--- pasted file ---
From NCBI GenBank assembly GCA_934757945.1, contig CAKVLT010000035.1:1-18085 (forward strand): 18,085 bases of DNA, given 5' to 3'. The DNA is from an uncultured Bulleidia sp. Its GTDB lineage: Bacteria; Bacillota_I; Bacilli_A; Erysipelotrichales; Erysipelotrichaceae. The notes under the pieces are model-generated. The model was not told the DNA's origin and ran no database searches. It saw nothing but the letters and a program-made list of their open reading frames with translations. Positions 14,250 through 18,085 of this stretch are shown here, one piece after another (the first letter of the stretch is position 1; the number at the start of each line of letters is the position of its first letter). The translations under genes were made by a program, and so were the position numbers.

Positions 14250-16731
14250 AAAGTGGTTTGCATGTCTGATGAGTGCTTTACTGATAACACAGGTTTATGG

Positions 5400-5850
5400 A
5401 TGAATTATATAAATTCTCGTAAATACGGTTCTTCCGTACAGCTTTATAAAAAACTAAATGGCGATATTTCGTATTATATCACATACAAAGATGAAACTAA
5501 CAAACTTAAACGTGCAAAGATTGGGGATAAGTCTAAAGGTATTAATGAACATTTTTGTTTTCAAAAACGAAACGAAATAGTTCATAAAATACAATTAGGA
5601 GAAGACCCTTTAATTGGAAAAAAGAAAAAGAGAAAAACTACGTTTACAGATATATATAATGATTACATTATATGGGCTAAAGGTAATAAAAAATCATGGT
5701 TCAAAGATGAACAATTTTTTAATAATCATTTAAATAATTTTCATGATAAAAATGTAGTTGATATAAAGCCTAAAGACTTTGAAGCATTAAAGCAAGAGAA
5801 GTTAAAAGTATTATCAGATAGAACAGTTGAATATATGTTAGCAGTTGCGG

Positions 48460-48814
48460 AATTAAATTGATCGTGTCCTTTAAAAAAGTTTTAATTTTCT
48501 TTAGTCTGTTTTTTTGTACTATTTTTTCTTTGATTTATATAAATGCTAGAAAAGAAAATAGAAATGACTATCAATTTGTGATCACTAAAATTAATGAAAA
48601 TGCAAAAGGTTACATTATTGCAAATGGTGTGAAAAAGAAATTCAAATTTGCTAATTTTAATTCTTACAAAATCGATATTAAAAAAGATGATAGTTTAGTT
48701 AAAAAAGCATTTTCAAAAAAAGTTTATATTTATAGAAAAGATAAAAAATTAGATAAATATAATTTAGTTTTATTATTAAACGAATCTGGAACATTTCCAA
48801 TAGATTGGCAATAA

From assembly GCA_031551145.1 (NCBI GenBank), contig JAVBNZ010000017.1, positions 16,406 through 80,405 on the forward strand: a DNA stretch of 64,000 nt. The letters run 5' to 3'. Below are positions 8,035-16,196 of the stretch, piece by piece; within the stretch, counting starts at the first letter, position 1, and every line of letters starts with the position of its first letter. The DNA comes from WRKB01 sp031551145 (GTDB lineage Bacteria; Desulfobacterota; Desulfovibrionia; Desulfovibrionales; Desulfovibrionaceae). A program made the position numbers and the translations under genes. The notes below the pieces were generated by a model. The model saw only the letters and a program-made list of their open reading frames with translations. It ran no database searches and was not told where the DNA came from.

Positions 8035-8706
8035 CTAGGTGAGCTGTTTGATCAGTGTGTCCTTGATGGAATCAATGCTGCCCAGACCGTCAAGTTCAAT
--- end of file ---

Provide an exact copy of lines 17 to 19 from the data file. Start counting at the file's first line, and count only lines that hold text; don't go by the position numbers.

From assembly GCA_031551145.1 (NCBI GenBank), contig JAVBNZ010000017.1, positions 16,406 through 80,405 on the forward strand: a DNA stretch of 64,000 nt. The letters run 5' to 3'. Below are positions 8,035-16,196 of the stretch, piece by piece; within the stretch, counting starts at the first letter, position 1, and every line of letters starts with the position of its first letter. The DNA comes from WRKB01 sp031551145 (GTDB lineage Bacteria; Desulfobacterota; Desulfovibrionia; Desulfovibrionales; Desulfovibrionaceae). A program made the position numbers and the translations under genes. The notes below the pieces were generated by a model. The model saw only the letters and a program-made list of their open reading frames with translations. It ran no database searches and was not told where the DNA came from.

Positions 8035-8706
8035 CTAGGTGAGCTGTTTGATCAGTGTGTCCTTGATGGAATCAATGCTGCCCAGACCGTCAAGTTCAAT